We pushed the weight and space limits of our helicopters to the limit with all of our gear and personal. It took time to pack our gear in a way that it could easily be transported by the helicopter, but was well worth the effort since the alternative was carrying it through the mountains on foot. (Photo credit: Phoenix Rogers)

The midnight sun and helicopter rides were unique experiences, but the real reason I flew halfway across the world to Sweden was for a research project I had spent months developing and tweaking. The big-picture question I was trying to answer was: does the input of drifting invertebrates entering lakes support lake-dwelling brown trout? To address this question, I deployed drift nets for 24 hours at the end of stream inlets, right before they entered the lake. I also collected kicknet samples from the same streams so I could compare drift rates between streams. The inlets containing brown were also electrofished and a sub-sample of those fish were kept for gut content analysis. Gill nets were also deployed in the lakes and the guts will be analyzed by all fish captured. Inspiration for this study came from some work done by Jack Dendy in 1939, who investigated the fate of invertebrates drifting into lakes. Dendy’s results did not show support for drifting invertebrates being an important flux of energy for lake-living fish, but his work was limited to a single lake inlet in Michigan and his sampling efforts didn’t include fish diets. Our approach expands on Dendy’s initial study by attempting to identify if the flux of invertebrates entering lakes supports lake-living brown trout, which could change our understanding of food web dynamics in lakes.

I deployed dozens of drift nets in the inlets around our study lakes to measure if the flux of invertebrates drifting into these systems supports lake-living brown trout. Many of my samples still need to be processed before we make any conclusions about this statement. (photo credit Pär Byström)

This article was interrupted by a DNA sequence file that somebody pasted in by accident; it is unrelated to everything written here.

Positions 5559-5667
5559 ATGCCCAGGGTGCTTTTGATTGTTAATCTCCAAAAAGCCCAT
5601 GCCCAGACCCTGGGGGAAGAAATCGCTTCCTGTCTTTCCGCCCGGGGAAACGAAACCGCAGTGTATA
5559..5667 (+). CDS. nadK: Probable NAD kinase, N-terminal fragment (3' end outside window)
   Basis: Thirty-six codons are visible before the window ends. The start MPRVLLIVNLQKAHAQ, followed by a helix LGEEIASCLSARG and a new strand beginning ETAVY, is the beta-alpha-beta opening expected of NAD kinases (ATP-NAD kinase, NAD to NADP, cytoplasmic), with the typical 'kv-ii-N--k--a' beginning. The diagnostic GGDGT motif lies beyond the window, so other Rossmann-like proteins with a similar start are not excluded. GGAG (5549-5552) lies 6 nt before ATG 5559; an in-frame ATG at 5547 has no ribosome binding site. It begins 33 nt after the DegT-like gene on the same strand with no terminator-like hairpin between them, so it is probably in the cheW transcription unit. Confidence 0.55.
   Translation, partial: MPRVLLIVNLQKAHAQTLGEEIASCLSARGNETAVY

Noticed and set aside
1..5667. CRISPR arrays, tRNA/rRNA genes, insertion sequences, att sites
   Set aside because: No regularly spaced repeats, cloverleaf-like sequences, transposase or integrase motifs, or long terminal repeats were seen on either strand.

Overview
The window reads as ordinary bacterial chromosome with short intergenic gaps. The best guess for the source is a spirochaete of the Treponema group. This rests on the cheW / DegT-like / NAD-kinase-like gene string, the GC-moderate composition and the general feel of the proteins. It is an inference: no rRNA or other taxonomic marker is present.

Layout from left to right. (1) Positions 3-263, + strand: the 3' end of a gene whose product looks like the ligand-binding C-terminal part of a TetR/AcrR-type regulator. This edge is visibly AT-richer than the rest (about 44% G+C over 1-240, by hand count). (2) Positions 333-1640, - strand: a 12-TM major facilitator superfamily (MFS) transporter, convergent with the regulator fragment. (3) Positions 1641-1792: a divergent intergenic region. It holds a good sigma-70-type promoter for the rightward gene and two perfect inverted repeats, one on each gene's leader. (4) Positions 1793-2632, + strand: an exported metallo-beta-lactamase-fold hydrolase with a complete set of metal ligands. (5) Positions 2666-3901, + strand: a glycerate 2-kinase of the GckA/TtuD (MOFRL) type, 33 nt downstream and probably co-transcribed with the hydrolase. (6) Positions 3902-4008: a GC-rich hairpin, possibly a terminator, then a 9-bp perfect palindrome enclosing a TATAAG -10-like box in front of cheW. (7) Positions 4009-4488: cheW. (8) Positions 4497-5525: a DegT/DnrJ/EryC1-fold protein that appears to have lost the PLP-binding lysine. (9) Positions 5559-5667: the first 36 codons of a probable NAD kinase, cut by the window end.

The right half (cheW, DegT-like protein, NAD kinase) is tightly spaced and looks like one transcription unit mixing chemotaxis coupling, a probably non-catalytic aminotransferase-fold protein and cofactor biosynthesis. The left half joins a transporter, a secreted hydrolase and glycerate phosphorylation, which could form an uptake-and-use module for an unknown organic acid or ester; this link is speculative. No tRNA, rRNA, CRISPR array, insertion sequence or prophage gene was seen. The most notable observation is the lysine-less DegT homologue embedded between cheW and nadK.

A summer in Sweden sounds like loads of fun (and it really was) but I also went there with a job to do. Some of our data has been processed, but there is still a lot of work to be done, including another summer of sampling. I’m excited to continue working with my collaborators in Sweden to increase our understanding of brown trout population dynamics and the role of invertebrate drift in supporting lake-living brown trout. To keep up with how this project progresses, check out my research website ( or follow me on twitter (@phoenix_rogers).

One of the many brown trout we caught during our tour in the field. I wish I could say I caught this on my fly rod, but this was one of the brown trout we pulled out in our gill nets! (photo credit Shun Koizumi)

The summer sunsets in Stekenjokk took place late in the day and seemed to last hours, leaving us with an incredible view of the area. (photo credit: Phoenix Rogers)

On sunny days like this it was tempting to jump in the study lakes to cool down, but the frigid water was quick to cool you down if you did. (photo credit: Karl Heuchel)

This tentipi served as our home while we conducted our fieldwork. Four of us could fit in here very comfortably and it became a safe haven when we needed an escape from the mosquitos. (photo credit: Phoenix Rogers)